Frequently Asked Questions

Get answers to the questions we receive most often when it comes to utilizing our transmission right-of-way.

Can I plant anything in the right-of-way area?

No. Please contact your utility before planting any trees or shrubs in the right of way area.  There are specific trees that are acceptable under the line and we can provide you guidance in making your decision.  Most easements restrict tall growing vegetation in the right-of-way and we don’t want to remove your new tree. Activities in the easement area that do not interfere with the safe construction, operation and maintenance of the line are permitted, i.e. using the land for pastureland, farming , native landscaping, pollinator habitat or gardening. Learn more about Xcel Energy’s vegetation management program and what is safe to plant in the right-of-way.

Can I construct a building or other structure beneath a power line?

No. We generally do not approve any structures in the easement. You would need written approval from the electric utility. Buildings and other structures are generally not permitted on rights of way. In Wisconsin, it is prohibited by law to build a dwelling under a power line. It is important that you discuss projects with the utility in order to avoid creating situations that could become unsafe to the landowner and/or utility workers. Conditions will vary, but the primary building and planting restrictions within the right-of-way are in place to ensure that a utility has the necessary clearance for operation and maintenance and to comply with the National Electrical Safety Code.

How do I locate the size of the right-of-way to know if I am encroaching on it?

In general, the larger the transmission line voltage, the larger the right-of-way. For example, 345 kilovolt transmission lines usually have a 150 foot right-of-way and a 69 kV line typically has a 50 foot ROW. To determine the size and location of the right-of-way on your property it is best to review the easement for the facility.  Our more recent easement documents have drawings that depict the right-of-way on your property.  We have staff that can work with you to help ensure your activities don’t impact our safe operation of the facility.

What is an encroachment?

Any use of the property under a transmission line that is not permitted in the terms of the easement is considered an encroachment and must be approved by Xcel Energy. When a property owner would like to make changes to the land, plant trees or shrubs or construct something on the right-of-way, you can apply for an encroachment by filling out this form.  Staff will review the request and determine if it can be granted.  There is a $500 fee to process the request.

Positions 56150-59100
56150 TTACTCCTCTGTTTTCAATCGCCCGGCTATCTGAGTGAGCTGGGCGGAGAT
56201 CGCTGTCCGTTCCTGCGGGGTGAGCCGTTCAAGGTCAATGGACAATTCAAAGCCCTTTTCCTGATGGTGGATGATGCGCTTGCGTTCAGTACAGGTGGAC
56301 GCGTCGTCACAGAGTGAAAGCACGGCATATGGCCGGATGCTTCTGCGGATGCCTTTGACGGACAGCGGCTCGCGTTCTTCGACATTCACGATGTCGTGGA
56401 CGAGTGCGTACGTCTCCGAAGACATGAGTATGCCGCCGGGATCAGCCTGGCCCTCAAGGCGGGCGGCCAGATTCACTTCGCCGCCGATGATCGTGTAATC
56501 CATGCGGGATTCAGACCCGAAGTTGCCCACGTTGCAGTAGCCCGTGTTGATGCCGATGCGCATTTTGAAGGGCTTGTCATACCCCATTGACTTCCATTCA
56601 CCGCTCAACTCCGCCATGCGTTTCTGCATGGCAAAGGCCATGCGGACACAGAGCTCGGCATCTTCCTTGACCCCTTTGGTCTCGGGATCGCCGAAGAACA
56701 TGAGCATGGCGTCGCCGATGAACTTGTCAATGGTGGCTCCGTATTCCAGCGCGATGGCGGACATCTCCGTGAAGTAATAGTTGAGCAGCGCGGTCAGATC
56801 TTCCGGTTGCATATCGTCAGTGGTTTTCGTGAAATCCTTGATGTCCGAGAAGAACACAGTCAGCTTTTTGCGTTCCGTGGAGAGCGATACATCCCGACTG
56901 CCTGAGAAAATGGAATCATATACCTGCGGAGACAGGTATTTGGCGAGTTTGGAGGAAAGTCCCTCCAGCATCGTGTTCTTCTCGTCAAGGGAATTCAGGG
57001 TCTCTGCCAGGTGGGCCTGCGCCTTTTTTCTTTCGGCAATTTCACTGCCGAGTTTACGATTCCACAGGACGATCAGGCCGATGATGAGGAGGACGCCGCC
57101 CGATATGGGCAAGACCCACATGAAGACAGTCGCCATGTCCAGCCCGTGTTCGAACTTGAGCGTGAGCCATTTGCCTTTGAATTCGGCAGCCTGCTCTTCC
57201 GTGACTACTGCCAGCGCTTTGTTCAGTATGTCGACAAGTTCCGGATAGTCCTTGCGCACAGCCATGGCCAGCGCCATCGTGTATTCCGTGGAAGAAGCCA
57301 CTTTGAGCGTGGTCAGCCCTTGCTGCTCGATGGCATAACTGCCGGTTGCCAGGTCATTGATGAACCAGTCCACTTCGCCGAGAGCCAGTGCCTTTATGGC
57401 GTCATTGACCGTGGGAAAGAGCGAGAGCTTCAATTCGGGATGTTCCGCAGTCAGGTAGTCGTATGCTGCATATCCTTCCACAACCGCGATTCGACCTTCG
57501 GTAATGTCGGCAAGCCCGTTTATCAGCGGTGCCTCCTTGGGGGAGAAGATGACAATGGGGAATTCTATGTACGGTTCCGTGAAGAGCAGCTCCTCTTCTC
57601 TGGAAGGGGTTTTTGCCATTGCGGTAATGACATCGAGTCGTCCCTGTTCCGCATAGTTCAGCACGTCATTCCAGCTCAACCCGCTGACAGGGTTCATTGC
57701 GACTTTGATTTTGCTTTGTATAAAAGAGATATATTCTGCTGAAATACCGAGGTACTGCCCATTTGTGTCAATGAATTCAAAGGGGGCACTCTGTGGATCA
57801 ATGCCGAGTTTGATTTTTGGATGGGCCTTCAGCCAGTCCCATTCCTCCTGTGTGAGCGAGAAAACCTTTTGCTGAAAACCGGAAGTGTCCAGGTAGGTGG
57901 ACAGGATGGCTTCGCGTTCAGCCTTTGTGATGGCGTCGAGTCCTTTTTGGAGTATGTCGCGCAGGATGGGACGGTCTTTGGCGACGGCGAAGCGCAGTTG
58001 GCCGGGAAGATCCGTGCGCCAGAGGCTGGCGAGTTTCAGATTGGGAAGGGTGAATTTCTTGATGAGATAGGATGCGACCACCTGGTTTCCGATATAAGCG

Do I need encroachment approval if I have a permit from my community?

Yes, the permit obtained from a local authority only constitutes approval between you and that local authority. You must also obtain approval from Xcel Energy to do any work or activity in the transmission right-of-way.

What is an easement?

An easement is a permanent right authorizing a person or party to use private land or property of another for a particular purpose. For example, a utility acquires certain rights to build and maintain a transmission line. Landowners are paid a fair price for the easement and can continue to use the land for most purposes, although some restrictions are included in the agreement.

What is a right-of-way?

A right-of-way is the land area legally acquired for a specific purpose, such as the placement of transmission facilities and for maintenance.

The following list includes examples of uses that may be permitted within the right-of-way, but every encroachment request is granted on a case by case basis.

  • Crops
  • Drainage ditches
  • Driveways
  • Fences
  • Parking
  • Ponds
  • Recreational activities

The following uses of our transmission line right-of-way are generally not allowed.

  • Burning
  • Sheds
  • Tree farms
  • Permanent structures of any kind
  • Septic tanks / Drain fields
  • Swimming pools
  • Wells
  • Trees or shrubs that can impact the safe operation of our facilities they reach maturity.
  • Fuel Tanks
  • Propane Tanks
  • Climbing walls
  • Playground equipment including trampolines.
  • Flying kites, model airplanes, or model rockets